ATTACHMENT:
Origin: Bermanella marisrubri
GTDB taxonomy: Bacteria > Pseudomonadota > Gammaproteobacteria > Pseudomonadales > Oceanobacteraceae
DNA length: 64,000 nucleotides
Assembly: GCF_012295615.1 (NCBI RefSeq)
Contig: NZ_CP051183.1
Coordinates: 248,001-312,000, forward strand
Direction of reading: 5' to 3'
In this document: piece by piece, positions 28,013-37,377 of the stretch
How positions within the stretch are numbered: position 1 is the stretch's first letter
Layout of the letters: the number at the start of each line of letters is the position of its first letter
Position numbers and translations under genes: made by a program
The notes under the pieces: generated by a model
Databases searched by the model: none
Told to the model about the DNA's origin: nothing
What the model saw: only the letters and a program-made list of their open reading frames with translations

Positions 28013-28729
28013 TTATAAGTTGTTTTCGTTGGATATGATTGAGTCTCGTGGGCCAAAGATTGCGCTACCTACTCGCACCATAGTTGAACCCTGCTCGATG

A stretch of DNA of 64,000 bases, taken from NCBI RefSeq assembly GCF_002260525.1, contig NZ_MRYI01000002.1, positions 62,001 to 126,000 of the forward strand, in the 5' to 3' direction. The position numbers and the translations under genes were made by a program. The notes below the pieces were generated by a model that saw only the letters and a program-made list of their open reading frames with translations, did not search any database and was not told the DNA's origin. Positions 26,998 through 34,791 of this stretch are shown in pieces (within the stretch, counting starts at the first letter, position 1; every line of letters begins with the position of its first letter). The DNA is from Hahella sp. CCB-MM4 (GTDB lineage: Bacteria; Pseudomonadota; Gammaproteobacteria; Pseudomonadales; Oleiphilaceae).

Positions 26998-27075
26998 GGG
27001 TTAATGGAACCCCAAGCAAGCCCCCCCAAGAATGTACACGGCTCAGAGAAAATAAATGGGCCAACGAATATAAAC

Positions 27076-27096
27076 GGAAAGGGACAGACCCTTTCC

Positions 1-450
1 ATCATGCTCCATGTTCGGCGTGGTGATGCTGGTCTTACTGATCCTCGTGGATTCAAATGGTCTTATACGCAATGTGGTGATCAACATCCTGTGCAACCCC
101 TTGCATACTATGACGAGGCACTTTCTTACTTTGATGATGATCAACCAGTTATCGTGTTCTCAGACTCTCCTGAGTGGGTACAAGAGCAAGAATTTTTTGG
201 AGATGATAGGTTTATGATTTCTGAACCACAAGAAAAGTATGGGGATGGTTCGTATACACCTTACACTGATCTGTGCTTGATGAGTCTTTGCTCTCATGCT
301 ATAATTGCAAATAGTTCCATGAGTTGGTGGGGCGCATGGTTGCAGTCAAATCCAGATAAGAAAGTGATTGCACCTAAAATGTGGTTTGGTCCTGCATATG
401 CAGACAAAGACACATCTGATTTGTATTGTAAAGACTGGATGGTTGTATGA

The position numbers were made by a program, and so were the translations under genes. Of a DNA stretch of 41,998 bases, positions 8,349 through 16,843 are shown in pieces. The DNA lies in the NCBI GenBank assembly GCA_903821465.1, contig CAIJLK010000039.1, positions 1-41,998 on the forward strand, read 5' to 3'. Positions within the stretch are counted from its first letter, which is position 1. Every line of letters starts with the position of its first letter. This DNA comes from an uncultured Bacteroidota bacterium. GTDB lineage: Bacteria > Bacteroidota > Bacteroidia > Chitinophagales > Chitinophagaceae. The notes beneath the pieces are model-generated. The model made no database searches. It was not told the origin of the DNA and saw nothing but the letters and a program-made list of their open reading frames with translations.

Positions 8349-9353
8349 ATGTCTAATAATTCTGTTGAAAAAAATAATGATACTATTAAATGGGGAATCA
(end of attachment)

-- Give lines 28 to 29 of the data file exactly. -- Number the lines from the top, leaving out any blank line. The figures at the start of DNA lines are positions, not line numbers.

301 ATAATTGCAAATAGTTCCATGAGTTGGTGGGGCGCATGGTTGCAGTCAAATCCAGATAAGAAAGTGATTGCACCTAAAATGTGGTTTGGTCCTGCATATG
401 CAGACAAAGACACATCTGATTTGTATTGTAAAGACTGGATGGTTGTATGA